By Sebastien Turbot
By 2020, more than five million jobs are expected to be lost to robots and artificial intelligence. And in the next two decades, graduates will be going into jobs that don’t yet exist.
Anticipating this future, businesses and employers are overhauling their recruitment strategies. Job hopping has replaced the one job, one-employer career, and hybrid jobs are on the rise.
Employers want recruits who have strong technical and soft skills such as empathy and flexibility. They want to hire people who can combine acumen and creativity, collaboration and communication to achieve something unique.
But our world faces an acute shortage of candidates who fill these criteria.
Globally, 75 million young adults are unemployed despite spending years at school. Yet, nearly 60 percent of employers say they are having trouble recruiting, because today’s graduates don’t have the skills they need.
And what are these skills? According IBM’s Global CEO survey, CEOs say the skills they need are: creativity, collaboration, communication and flexibility.
And this is not just about the job market. Even our governments and policymakers know that their countries need creative and innovative citizens to build happy, sustainable societies.
Countries like Saudi Arabia and Canada are on the path to power themselves with knowledge instead of oil and gas. China knows that it has to transition from “Made in China” to “Create in China” in order to maintain growth.
African countries realize, that with the robots on their way, they will probably not have their chance at being the factory of the world, and that they will have to leapfrog quickly to become service and knowledge-based economies.
But is education really preparing our young people for these challenges and for the unknown future?
We are now in the 21st century, but our education systems remain frozen in time — in the 19th century. Even though we are born curious and creative, more often than not, these qualities are educated out of us.
Schools continue to be like factories, placing learners on conveyor belts to produce millions of graduates each year. Consequently, too much schooling is delivering too little, relevant learning for the world of today.
So how do we give education a renewed sense of purpose and relevance? How do we bridge the gap between the education we have and the education we need?
I was recently invited to speak at the C2 (Commerce + Creativity) conference in Montreal, where these questions are also been raised. The event’s theme, The Many, focuses on how power is shifting from the hands of few into the hands of the many.
So indeed, how do we empower the many with skills to thrive in the future?
When we talk about the future of education and skills development, technology has a big role to play. Indeed, thanks to technology, knowledge is no longer a rare commodity. But too much focus remains on device and content distribution. Learners living in the remote parts of the world have access to content but are rarely taught to apply it the real world.
My point here is that, if we are not careful, technology will only make bad education worse. We cannot simply offload education and teachers to technology.
I believe schools and universities are here to stay. But when we imagine schools of the future, let’s imagine places where we learn to learn, where talent and self-esteem are nurtured, where failure and risk were not frowned upon.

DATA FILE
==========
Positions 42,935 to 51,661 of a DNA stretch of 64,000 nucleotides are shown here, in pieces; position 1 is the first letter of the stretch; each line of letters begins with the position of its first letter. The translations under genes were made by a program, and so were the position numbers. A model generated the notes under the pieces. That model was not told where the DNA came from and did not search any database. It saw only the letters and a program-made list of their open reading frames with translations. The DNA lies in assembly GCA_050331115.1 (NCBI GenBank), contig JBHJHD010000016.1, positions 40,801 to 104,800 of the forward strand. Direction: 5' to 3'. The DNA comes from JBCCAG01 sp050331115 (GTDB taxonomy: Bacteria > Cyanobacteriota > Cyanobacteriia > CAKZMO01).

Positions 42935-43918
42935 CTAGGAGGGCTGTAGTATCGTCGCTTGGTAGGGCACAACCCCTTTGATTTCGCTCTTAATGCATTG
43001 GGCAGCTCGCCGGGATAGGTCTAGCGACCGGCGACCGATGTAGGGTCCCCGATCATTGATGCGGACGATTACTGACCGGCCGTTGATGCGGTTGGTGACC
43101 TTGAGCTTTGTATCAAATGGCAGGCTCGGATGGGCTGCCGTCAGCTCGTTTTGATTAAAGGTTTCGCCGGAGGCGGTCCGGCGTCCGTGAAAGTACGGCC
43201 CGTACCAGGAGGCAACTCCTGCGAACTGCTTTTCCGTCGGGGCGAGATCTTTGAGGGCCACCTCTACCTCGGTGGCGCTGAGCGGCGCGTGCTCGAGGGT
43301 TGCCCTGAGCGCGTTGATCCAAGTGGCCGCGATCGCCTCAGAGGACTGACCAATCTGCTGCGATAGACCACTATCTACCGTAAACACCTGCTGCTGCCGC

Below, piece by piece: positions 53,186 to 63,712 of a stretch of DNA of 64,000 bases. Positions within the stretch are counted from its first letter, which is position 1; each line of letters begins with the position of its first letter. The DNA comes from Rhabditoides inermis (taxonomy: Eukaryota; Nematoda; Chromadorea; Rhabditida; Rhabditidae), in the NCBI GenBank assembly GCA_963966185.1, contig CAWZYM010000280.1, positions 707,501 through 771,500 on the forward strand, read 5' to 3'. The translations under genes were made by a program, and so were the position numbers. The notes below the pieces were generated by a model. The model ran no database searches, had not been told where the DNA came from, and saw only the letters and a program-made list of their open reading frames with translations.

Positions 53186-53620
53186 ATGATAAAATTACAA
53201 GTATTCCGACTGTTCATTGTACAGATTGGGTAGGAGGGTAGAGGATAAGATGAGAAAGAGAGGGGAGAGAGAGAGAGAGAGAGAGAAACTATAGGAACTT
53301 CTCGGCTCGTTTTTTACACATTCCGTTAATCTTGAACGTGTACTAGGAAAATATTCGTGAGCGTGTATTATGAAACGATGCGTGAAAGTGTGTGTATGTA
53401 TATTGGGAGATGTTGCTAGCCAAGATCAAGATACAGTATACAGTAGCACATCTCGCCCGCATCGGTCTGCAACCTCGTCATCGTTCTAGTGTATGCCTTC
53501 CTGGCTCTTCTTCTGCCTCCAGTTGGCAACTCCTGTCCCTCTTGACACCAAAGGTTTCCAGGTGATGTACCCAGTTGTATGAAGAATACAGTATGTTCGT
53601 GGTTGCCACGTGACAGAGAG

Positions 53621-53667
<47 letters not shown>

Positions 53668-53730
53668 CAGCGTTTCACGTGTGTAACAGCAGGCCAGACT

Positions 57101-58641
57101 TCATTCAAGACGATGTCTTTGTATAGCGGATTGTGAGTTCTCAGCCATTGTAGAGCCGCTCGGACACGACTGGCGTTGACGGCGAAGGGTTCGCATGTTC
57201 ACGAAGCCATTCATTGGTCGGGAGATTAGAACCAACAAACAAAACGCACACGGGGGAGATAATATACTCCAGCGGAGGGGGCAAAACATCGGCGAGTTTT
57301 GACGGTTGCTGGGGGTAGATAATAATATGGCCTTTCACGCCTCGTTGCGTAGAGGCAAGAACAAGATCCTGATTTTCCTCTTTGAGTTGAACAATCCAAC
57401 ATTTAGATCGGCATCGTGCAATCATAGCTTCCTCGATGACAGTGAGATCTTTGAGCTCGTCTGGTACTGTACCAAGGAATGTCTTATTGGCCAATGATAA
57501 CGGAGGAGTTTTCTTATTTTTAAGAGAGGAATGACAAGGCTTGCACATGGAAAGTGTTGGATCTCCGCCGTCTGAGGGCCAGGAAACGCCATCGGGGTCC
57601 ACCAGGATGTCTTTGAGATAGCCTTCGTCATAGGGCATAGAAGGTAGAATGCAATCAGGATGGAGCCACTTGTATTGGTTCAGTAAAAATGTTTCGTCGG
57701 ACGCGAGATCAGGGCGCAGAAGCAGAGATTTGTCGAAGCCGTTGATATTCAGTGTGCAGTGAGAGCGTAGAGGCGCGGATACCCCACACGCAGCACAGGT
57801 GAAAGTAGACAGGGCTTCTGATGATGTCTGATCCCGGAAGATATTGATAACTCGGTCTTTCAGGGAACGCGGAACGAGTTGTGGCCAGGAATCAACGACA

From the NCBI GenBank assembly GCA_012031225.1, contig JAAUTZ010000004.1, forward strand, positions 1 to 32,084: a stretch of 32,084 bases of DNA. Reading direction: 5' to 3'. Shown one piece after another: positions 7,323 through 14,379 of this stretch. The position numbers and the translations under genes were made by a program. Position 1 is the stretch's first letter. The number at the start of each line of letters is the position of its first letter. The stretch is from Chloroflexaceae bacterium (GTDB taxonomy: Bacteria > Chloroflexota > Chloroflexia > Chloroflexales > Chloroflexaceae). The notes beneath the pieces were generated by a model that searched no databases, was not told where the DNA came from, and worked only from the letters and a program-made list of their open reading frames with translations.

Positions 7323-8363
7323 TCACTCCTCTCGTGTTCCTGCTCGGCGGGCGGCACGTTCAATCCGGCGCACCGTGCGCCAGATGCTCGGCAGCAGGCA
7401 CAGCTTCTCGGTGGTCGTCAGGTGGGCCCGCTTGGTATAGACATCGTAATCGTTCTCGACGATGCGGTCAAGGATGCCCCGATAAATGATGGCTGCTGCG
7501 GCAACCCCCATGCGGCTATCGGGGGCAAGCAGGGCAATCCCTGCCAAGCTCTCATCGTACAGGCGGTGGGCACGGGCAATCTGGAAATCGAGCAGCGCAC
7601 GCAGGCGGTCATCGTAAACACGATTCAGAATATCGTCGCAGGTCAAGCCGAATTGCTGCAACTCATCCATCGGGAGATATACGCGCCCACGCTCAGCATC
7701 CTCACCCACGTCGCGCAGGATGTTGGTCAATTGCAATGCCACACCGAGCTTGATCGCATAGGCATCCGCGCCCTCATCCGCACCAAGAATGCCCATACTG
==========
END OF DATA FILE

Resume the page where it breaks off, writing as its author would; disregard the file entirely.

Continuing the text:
Future schools and universities will be “learning spaces” where the focus will shift from competition to collaboration, from listening to doing and from attending to being. Students will work in teams to solve real-world problems like providing safe drinking water or taking care of the elderly. Teachers will shift from being “sage on stage” to mentors and guides, just like Robin Williams in Dead Poet Society.
And homework will be about absorbing knowledge at home and learning to apply it during class. Similarly, exams will focus more on assessing skills rather than filling several sheets of paper to attest acquisition of content. Innovation in education often sounds like building a plane up in the air. Unrealistic. But the good news is that change is underway in the four corners of the world.
Education initiatives like Escuela Nueva, Big Picture Learning, Ideas Box and Me and MyCity are concrete examples. The initiatives are evidence that change is possible and it is scalable. Escuela Nueva originated in Colombia but is now implemented in at least 16 countries around the world, reaching over five million children. Ideas Box is changing learners’ lives in refugee camps in Jordan and Burundi but also in underprivileged communities in countries like France and the U.S.
Each organization focuses on what students care about. They work on projects that address local challenges. Teachers are guides and mentors. Tests are about assessing and not measuring. And each initiative leverages technology as and when needed.
These initiatives demonstrate that it is possible to foster creativity and collaboration in school, it is possible to hone innate skills like critical thinking and communication, and it is possible to help learners develop a taste for risk and failure.
And most importantly, these projects are instilling the skill of all skills in learners: confidence. Confidence goes beyond money, countries, cultures, age and profession. It’s a skill that will drive us — and drive the many — into the unknown.
Confidence drives creativity, confidence allows us to confront failure, confidence feeds our curiosity to explore, and confidence motivates us to learn.
And this is what education should be about
In fact, confidence is the real currency of the future.